Former Catatonia chanteuse Cerys Matthews’ second album continues to re-establish her as a leading light of the nu-folk scene, this time winning over the organic audiences who may consider her too plugged in by hanging on dearly to a near-obsession with the weather.
Take as an example a typical line from the husky-whispered recent single Open Roads: “I remember the driving rain/soaked to the skin these were perfect days/and I remember it all” – and that’s before you even get to tracks such as The Endless Rain and Morning Sunshine which wear their hearts on their (cagoule) sleeves. Whereas Dolly Parton and other lasses from Matthews’ adopted home of Nashville have charmed their audiences with sad songs of bourbon-soaked unfaithful husbands, Cerys knows it’s being caught without your brolly that will help her connect with and stay connected to her British audience.
From opening track Streets Of New York, it’s raining, and through virtually everything that comes after, it’s mostly still raining, occasionally interspersed with a tiny bit of sunlight that conjures up memories of a ruined day on the Black Mountains as much as any singer-songwriter with a guitar and Cuban heels has ever referenced a lifetime of lost hope and despair.
In between you’ll find textbook Cerys – husky little girl vocals over lush melodies and self-knowing lyrics – there are darker, jazz-club lounge songs such as The Endless Rain and gentle acoustic numbers such as final track Elen as well as many songs that haven’t drifted too far Nashville-ward from the power pop on which she made her name. Ruby in particular stomps along with pop electronics that would never dare show their face at the Cambridge Folk Festival she recently headlined.
In fact, what comes across most strongly is how well Matthews has managed to blend the kind of playful leftfield pop on which she made her name with the best musical heritage of her new Nashville home, used to best effect in the traditional Grand Ole Opry stylings and sensibilities of What Kind Of Man.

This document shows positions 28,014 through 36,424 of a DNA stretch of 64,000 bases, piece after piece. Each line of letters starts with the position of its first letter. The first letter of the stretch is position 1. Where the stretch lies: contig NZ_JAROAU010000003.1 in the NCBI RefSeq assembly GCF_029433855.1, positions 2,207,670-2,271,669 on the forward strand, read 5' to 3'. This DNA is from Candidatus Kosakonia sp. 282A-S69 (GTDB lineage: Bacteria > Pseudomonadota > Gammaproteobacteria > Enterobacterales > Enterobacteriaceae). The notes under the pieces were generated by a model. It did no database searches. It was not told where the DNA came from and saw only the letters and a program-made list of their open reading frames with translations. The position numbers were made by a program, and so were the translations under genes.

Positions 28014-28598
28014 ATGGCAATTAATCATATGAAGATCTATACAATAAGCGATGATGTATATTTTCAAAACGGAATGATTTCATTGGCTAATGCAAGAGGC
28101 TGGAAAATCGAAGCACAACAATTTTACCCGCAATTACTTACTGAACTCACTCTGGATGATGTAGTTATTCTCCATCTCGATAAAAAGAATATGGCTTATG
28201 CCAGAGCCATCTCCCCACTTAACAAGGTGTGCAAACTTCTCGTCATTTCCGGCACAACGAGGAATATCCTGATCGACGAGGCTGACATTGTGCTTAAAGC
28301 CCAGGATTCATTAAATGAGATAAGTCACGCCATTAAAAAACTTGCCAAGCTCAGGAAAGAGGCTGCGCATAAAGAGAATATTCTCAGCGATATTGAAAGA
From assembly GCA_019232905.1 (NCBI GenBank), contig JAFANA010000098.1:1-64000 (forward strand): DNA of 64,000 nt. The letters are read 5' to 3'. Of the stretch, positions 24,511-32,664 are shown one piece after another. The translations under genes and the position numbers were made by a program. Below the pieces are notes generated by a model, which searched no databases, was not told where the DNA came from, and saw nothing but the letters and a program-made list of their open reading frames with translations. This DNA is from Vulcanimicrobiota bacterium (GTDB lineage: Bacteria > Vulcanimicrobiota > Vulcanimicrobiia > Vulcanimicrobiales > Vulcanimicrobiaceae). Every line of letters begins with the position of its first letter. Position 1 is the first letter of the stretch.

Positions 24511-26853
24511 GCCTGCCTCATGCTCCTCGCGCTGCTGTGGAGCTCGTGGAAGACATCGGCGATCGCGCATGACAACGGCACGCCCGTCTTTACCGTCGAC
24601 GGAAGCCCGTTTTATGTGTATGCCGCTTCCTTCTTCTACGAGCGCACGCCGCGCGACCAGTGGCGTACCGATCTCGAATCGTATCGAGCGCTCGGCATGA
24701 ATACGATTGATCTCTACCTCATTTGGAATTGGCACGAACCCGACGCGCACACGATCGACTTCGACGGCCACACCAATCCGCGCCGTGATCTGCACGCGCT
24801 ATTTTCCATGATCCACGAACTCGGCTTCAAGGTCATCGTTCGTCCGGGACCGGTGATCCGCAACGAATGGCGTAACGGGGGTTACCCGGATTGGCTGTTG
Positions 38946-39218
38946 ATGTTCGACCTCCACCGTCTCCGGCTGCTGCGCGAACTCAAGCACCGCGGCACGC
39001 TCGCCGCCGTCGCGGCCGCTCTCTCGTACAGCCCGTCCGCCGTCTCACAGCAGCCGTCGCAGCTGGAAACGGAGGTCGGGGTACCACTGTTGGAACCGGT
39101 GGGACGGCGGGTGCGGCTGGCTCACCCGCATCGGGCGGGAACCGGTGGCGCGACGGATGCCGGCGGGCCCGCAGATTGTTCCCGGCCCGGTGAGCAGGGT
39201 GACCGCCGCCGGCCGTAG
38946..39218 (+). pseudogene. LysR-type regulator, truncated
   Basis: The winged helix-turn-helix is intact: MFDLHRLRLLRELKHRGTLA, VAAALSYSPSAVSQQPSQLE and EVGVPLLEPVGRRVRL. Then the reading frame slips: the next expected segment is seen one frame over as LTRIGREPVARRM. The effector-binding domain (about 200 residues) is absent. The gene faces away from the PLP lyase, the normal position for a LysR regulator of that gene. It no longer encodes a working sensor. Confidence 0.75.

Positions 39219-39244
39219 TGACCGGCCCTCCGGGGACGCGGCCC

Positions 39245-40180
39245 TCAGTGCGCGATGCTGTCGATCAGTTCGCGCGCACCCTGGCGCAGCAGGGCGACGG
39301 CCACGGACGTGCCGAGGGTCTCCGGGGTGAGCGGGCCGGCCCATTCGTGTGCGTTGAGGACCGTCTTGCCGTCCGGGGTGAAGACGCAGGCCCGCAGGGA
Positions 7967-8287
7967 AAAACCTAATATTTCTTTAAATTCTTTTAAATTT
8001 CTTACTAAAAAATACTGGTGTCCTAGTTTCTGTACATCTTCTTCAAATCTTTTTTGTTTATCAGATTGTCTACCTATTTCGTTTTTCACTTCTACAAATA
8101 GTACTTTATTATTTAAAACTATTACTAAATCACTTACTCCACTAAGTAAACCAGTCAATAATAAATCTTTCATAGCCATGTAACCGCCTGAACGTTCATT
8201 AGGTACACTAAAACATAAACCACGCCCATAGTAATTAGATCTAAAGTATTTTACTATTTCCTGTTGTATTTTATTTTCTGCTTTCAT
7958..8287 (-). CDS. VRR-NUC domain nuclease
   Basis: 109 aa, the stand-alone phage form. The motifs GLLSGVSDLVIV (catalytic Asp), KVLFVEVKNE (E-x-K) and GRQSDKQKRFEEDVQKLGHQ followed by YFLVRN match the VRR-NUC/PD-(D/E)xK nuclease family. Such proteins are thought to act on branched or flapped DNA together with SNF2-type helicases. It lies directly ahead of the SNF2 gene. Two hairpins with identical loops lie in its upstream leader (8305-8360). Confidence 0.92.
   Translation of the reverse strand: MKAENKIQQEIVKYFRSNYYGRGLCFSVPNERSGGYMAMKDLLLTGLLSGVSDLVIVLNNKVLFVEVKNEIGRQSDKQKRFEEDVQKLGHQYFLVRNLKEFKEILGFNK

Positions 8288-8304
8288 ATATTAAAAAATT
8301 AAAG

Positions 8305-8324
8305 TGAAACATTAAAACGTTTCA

Overall, the album has less of a trad country feel than her previous solo effort Cockahoop. It’s easier to hear echoes of the previous lives in which she sang paeans to the X-Files and duetted with Tom Jones but at the same time she’s weaving these into a new sense of maturity, coming across as supremely confident in what she’s doing.
There’s a salsa tinge to some tracks (the intro to Streets Of New York, for example, or Oxygen) while others such as The Endless Rain and Blue Light Alarm creep along darkly, slithering under your skin with their brushed percussion, low piano scales and, in the case of the latter, gothic music box melody.
In perfect contrast to this is Cerys at her most shiny, delivering Monkees melodies on Morning Sunshine, although ironically it’s here you’ll find the darkest lyrics – “I’d like to see you crawling from the shadows” – using the idea of the sunshine to remind us that it’s always darkest before the dawn.
All in all, it’s near-perfect British folk-pop: dark and sultry with black clouds and sunshine around the corner in equal measure.